What about FUN?

by | 19 Jul, 2023

Do you ever feel a bit guilty if you take some time off, or if you do things just for fun, or if you make time for play?

One of the features of our modern world is the over emphasis upon work, which rewards people for being productive but not for balancing that necessary part of life with rest and play.

Of the four Purusharthas or pillars of life in the Vedic teaching, one is to do service, one is to evolve spiritually, one is to create wealth and abundance for yourself and others, and the other one, which is just as important is to find joy and have fun.  All four of these are meant to provide us with a recipe for a balanced life.

Most of the people who come to our events and centres are pretty good at the first three. But Kama, the pillar of ‘enjoy life and have some fun and play’, I think gets overlooked.

Fun is often seen as childish or inappropriate, and so we push it away. Fun is characterised through advertising as things like beach parties or exotic holidays, and if we cannot do that, or don’t see fun that way, we can consider ourselves boring, we are no fun. Then we feel guilty about being boring, then we isolate ourselves, and then we stop even looking for ways to have fun. This compounds psychological and physical issues. We overlook the simple things that bring us joy, fun and relaxation, be they gardening, cooking, spending time with family or pets, even redecorating, whatever it is that works for you.

In The Fun Habit Dr Mike Rucher, an organisational psychologist, lists health and wellbeing benefits and the restorative power of fun, as well as the issues in the way of people having fun. He thinks we are living in an epidemic of drudgery that is destroying our mental and physical health and sapping our vitality! He claims that fun is as vital as sleep and that we actually need it. We have been teaching this for years in Empowering Relationships as both fun and sleep are two of the 8 needs that every healthy person has to meet.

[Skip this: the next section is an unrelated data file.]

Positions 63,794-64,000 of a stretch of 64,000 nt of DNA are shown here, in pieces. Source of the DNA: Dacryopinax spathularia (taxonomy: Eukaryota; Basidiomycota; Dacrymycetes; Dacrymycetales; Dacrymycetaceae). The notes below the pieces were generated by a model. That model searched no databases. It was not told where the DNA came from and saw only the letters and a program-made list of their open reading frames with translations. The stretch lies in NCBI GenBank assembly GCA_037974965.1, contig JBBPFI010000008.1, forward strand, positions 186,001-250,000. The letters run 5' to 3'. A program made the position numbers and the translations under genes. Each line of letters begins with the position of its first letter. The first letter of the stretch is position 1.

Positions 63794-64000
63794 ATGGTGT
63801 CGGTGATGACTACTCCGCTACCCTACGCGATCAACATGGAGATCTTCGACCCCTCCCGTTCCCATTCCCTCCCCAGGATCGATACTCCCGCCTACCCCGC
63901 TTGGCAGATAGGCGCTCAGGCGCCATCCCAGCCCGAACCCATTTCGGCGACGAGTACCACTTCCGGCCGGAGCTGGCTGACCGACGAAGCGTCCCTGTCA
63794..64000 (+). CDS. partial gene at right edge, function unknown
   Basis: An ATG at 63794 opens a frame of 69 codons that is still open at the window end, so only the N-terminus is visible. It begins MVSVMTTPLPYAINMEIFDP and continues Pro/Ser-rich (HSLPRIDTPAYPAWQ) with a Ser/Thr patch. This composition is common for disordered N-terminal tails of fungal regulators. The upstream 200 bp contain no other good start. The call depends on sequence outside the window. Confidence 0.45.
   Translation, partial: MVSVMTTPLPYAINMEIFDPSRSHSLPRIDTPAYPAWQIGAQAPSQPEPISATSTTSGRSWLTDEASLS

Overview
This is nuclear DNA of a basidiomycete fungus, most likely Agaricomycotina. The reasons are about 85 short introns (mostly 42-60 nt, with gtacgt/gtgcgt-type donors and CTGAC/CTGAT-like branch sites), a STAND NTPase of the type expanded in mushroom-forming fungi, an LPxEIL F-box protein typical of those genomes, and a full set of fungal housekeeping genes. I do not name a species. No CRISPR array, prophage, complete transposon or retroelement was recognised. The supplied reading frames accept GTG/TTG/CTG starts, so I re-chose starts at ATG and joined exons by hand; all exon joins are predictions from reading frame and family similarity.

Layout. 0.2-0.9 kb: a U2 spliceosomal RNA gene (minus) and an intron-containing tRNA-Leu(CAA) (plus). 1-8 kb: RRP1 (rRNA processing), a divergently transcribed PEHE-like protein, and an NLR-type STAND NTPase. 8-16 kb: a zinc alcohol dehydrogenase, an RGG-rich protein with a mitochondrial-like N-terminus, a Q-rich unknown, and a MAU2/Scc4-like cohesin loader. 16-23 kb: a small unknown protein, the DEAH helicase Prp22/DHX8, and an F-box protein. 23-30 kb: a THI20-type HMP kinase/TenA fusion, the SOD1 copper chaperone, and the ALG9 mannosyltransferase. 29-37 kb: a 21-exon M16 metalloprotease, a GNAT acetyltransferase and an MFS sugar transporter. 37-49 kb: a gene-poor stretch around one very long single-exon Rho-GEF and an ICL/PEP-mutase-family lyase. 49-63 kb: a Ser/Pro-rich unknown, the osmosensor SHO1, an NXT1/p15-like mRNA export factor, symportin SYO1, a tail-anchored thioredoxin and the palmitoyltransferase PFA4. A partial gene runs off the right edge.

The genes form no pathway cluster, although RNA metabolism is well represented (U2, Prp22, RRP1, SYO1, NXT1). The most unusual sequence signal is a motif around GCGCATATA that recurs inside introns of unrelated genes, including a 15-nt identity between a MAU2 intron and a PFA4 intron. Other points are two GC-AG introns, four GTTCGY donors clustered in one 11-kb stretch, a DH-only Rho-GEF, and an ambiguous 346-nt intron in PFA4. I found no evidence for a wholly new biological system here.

“We know, intuitively, that enjoying ourselves reduces stress but it goes far deeper than that. When we do something spontaneous, surprising or unexpected, we create special moments. “When we’re indexing those memories, it creates neuro-plasticity,” Dr Rucker says. Fun is good for our brains.

Because of our brainwashing that fun is silly (and we are not silly), we western workaholics actually have to train ourselves back into the groove of having fun, one of the ways to do this is by planning  it into our schedule. That does not sound fun but there you go. Rucker’s research disproves the prevailing mindset that in a meritocracy we cannot afford to take our eyes of the goal post for even a few hours to relax and have fun.

Rucker created a tool to help us assess how we are spending our time based on four quadrants which he calls the PLAY quadrant. Pleasing, Living, Agonising, Yielding.

Pleasing – low effort and high pleasure, eg anything from knitting, listening to music, getting a pedicure, or massage, or reading, or lunch in a café.

Living – high effort high pleasure, like snow skiing, a surfing trip, whale watching at sea, whatever you find a bit more challenging and rewarding.

Agonising – hard tasks, low reward, usually because you have to, administrative stuff like paying bills or work-related things.

Yielding – low effort, low reward including social media and TV, scrolling slumped on the couch.

Pleasing and Living tasks refill our fun cup but agonising tasks empty it.

We need to work, and we need to do admin. The knack is refilling the cup so that there is something in the tank to work with. This will also help ward off burn out and compassion fatigue.

Yielding offers absolutely nothing. Frankly it’s wasted time. He says that generally, people do this because they are exhausted.

What can we eliminate from the Agonising and Yielding areas, and what can we add from the Pleasing and Living areas? If we recalibrate through these quadrants we will feel better.

Ironically You are a pioneer if you can bring into your life more play. Getting into a healthier mindset around all this is to unwind centuries of Protestant work ethic. In France in 2015 they legislated the Right To Disconnect to enable workers to turn off work phones after hours. The most sure fire way to make change is to have social interactions.

Even before coming across this article we had decided to bring play days to the Harmony Centre. The first one is on Saturday, July 22nd, 2023 from 2.30pm till about 4.15.



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